The Aloha State has no legal gambling but a push to change that has recently been derailed and the future of Hawaii sports betting or gambling of any kind appears dim.
Big Brother Says No
The last time we checked, a lawmaker’s job was to reflect the will of the people they represent. And because a recent poll revealed that 73% of Hawaii’s adult residents support legalized sports betting it would be logical to assume the legislators would exercise the wishes of their constituents.
Regulating and taxing retail and online sports betting would not only give the people what they want, but it would also serve as an additional revenue stream.
However, Hawaii’s legislators are playing Big Brother and essentially telling their constituents that they know better and will continue to brush legal sports betting to the side despite the public’s wishes.
Concerned for the Poor
The lawmakers’ biggest objection is that legal sports betting would ultimately hurt the poor because apparently, the poor can’t control their impulses. At least that’s the impression being delivered by Representative Elijah Pierick.
“Can you help us understand how sports wagering would not harm the poor?” Pierick asked DraftKings government affairs manager Rebecca London. “I believe gambling is basically praying on the poor for sources of income.”
Committee Chair Rep. Daniel Holt was much more obtuse when he stated, “I think maybe, at some point, this may be a worthy cause for us but at this point, $7 million a year may not be worth putting our communities at risk. There may be other opportunities in the future, but at this point, we’re going to be deferring this measure.”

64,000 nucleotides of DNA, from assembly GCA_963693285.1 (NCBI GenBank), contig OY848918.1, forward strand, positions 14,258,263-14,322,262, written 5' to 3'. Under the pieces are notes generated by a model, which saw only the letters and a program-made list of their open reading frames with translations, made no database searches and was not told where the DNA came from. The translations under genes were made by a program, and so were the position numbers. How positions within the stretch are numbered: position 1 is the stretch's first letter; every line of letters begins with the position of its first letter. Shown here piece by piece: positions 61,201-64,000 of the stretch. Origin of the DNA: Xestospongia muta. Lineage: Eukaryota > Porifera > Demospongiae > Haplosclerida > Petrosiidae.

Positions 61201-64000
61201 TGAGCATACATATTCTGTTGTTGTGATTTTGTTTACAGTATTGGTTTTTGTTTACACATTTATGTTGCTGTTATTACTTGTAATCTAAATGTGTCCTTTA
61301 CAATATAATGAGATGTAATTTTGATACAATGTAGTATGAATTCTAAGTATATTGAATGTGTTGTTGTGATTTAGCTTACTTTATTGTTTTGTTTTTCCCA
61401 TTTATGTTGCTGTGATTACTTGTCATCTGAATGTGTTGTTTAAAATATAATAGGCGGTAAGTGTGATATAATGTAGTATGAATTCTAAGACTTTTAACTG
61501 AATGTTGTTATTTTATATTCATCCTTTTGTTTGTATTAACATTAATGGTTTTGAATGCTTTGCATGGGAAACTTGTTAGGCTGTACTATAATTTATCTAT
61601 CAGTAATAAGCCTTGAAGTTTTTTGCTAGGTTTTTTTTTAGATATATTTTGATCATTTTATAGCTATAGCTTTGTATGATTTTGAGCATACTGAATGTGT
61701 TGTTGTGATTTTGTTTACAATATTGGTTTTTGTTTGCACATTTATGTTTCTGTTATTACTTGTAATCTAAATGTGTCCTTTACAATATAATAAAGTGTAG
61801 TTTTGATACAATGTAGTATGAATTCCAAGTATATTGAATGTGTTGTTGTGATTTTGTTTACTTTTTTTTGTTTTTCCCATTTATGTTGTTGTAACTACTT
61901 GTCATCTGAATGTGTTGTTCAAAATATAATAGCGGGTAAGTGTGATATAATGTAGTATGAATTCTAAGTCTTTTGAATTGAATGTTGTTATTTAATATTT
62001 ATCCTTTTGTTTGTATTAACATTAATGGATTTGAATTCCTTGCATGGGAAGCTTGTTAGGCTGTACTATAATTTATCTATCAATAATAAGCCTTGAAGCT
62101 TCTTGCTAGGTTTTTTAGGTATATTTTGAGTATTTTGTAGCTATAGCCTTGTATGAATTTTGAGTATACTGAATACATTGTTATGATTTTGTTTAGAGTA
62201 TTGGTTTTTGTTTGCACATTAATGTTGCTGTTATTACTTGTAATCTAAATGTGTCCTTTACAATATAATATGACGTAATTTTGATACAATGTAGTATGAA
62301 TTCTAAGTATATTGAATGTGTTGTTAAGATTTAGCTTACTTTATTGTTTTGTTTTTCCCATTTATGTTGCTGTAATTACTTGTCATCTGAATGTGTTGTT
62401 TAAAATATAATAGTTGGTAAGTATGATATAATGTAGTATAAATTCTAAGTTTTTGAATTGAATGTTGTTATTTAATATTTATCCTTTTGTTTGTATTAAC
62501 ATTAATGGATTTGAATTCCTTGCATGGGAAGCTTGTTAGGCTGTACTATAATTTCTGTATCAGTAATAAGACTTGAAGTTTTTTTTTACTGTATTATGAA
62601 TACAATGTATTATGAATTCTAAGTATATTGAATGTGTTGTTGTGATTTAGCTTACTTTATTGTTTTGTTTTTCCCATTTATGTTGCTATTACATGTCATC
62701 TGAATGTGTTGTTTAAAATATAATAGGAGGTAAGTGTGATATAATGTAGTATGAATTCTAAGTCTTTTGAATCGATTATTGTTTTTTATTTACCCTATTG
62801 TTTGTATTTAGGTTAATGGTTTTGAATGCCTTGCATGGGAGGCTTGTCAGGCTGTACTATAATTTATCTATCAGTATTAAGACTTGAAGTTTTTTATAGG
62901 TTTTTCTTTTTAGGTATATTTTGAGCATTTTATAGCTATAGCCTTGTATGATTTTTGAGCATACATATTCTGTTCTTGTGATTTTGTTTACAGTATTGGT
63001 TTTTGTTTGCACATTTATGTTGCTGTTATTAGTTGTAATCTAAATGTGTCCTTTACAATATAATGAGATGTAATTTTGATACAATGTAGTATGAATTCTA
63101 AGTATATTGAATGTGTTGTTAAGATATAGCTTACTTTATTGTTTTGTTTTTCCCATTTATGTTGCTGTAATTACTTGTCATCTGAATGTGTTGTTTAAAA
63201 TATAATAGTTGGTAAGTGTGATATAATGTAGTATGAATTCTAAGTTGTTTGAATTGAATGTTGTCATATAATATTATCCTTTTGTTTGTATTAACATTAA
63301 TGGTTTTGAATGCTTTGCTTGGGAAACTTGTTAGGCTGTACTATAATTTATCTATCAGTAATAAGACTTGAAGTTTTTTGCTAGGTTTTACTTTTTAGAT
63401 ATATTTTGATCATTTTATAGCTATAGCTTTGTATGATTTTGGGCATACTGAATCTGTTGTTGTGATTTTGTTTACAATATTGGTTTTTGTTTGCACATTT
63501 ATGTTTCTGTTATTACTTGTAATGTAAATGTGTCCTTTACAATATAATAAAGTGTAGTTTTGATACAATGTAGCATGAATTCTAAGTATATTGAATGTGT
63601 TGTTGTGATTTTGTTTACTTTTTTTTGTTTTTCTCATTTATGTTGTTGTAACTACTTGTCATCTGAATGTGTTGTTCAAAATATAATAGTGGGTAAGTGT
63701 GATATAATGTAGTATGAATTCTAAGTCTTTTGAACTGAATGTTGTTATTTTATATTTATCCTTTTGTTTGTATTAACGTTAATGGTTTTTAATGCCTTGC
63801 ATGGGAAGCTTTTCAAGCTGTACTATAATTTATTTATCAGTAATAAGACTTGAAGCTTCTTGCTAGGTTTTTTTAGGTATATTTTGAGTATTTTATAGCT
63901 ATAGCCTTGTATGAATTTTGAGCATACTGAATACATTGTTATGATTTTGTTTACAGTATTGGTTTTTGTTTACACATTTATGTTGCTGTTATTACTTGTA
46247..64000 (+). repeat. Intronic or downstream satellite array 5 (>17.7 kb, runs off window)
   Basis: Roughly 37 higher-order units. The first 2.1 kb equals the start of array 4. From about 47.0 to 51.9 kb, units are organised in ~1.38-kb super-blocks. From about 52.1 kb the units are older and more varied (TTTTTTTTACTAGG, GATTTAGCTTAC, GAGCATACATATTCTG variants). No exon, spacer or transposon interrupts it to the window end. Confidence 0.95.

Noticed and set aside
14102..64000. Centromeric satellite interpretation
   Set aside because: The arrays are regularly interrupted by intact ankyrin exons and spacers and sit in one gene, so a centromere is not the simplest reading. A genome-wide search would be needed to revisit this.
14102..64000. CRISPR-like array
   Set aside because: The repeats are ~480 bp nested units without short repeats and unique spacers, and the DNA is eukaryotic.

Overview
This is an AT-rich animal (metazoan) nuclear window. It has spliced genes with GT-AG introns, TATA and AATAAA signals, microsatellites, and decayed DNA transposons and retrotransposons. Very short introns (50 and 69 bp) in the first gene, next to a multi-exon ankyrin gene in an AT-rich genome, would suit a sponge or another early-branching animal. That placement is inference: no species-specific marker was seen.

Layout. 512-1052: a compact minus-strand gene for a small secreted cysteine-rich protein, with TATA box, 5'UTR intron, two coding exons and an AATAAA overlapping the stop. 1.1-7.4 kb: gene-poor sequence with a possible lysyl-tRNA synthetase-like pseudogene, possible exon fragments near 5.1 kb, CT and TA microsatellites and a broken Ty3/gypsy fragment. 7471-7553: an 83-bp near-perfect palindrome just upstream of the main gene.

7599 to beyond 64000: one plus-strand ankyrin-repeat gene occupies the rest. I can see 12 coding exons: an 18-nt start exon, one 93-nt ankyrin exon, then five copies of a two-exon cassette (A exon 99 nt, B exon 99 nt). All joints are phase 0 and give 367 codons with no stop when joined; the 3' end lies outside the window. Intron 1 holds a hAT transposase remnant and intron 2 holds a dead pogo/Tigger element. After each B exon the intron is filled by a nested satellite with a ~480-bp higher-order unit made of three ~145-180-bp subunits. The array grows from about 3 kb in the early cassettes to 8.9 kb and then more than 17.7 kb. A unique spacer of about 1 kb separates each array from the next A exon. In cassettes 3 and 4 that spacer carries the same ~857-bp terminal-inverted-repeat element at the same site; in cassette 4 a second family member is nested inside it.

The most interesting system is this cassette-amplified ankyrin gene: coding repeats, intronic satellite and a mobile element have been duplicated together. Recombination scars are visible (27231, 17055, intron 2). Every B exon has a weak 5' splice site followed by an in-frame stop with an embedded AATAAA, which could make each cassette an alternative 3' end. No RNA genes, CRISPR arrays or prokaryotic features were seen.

And so HB344 was deferred by the House Committee on Economic Development making it the seventh sports betting bill to wither on the vine over the last three years.
Although Hawaii is devoid of gambling of any kind, even the ubiquitous state lottery, that doesn’t mean there isn’t any gambling going on. Black market cardrooms are everywhere and there is little government intervention or police presence dedicated to the problem. These cardrooms are often base camps for drug lords and prostitution rings.
And because of this, the prospect of introducing Hawaii online gambling would not only generate a projected $6.7 million per year in taxes but it would also take a bite out of the cardrooms’ income.
Change of Mind
Ironically, one of the two driving forces behind HB344 was none other than Committee Chair Rep. Daniel Holt, whose enthusiasm waned after he took the temperature of the room and realized the bill would likely be rejected by his colleagues.
At the time he introduced the bill, Holts said, “These game rooms are unregulated. They often have to do with drugs and prostitution as well. By having a legal avenue to express their willingness to play these poker games we are going to get the tax revenue.”
“Being practical and knowing that these things are taking place on our streets every day. To make like we are introducing something new is false. We are taking an industry that is being unregulated and putting it into regulation and benefiting our communities at the same time,” Holt added.
Bookmakers Review will continue to monitor this story and update our readers as events unfold.